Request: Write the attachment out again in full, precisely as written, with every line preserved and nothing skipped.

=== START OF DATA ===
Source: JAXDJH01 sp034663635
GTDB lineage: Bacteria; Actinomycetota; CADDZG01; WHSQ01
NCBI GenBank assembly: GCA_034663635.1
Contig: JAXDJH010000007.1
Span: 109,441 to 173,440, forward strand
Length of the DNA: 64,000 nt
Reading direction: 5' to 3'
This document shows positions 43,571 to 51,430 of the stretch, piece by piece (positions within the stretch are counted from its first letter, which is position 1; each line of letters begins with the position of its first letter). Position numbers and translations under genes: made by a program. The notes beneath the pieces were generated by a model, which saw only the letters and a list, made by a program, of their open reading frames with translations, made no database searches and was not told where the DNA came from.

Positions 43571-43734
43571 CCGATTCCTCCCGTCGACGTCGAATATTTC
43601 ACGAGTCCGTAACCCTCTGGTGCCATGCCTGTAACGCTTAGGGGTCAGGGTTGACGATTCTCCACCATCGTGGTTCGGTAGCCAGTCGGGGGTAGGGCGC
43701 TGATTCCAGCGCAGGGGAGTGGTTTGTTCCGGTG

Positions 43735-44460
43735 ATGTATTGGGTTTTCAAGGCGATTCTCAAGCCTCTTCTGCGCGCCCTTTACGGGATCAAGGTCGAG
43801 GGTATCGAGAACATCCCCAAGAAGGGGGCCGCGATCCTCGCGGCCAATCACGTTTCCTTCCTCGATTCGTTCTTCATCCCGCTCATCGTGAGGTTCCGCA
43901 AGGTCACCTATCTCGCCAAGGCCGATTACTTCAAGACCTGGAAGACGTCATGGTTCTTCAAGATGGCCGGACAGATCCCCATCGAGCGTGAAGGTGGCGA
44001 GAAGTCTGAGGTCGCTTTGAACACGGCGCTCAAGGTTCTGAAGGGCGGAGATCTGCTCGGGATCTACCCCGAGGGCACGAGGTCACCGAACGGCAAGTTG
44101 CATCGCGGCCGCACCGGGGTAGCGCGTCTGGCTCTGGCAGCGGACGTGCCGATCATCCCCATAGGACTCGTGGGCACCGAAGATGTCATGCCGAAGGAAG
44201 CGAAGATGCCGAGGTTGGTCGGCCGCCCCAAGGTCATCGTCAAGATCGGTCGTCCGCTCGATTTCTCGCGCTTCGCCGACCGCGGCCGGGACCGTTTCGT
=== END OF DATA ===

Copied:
Source: JAXDJH01 sp034663635
GTDB lineage: Bacteria; Actinomycetota; CADDZG01; WHSQ01
NCBI GenBank assembly: GCA_034663635.1
Contig: JAXDJH010000007.1
Span: 109,441 to 173,440, forward strand
Length of the DNA: 64,000 nt
Reading direction: 5' to 3'
This document shows positions 43,571 to 51,430 of the stretch, piece by piece (positions within the stretch are counted from its first letter, which is position 1; each line of letters begins with the position of its first letter). Position numbers and translations under genes: made by a program. The notes beneath the pieces were generated by a model, which saw only the letters and a list, made by a program, of their open reading frames with translations, made no database searches and was not told where the DNA came from.

Positions 43571-43734
43571 CCGATTCCTCCCGTCGACGTCGAATATTTC
43601 ACGAGTCCGTAACCCTCTGGTGCCATGCCTGTAACGCTTAGGGGTCAGGGTTGACGATTCTCCACCATCGTGGTTCGGTAGCCAGTCGGGGGTAGGGCGC
43701 TGATTCCAGCGCAGGGGAGTGGTTTGTTCCGGTG

Positions 43735-44460
43735 ATGTATTGGGTTTTCAAGGCGATTCTCAAGCCTCTTCTGCGCGCCCTTTACGGGATCAAGGTCGAG
43801 GGTATCGAGAACATCCCCAAGAAGGGGGCCGCGATCCTCGCGGCCAATCACGTTTCCTTCCTCGATTCGTTCTTCATCCCGCTCATCGTGAGGTTCCGCA
43901 AGGTCACCTATCTCGCCAAGGCCGATTACTTCAAGACCTGGAAGACGTCATGGTTCTTCAAGATGGCCGGACAGATCCCCATCGAGCGTGAAGGTGGCGA
44001 GAAGTCTGAGGTCGCTTTGAACACGGCGCTCAAGGTTCTGAAGGGCGGAGATCTGCTCGGGATCTACCCCGAGGGCACGAGGTCACCGAACGGCAAGTTG
44101 CATCGCGGCCGCACCGGGGTAGCGCGTCTGGCTCTGGCAGCGGACGTGCCGATCATCCCCATAGGACTCGTGGGCACCGAAGATGTCATGCCGAAGGAAG
44201 CGAAGATGCCGAGGTTGGTCGGCCGCCCCAAGGTCATCGTCAAGATCGGTCGTCCGCTCGATTTCTCGCGCTTCGCCGACCGCGGCCGGGACCGTTTCGT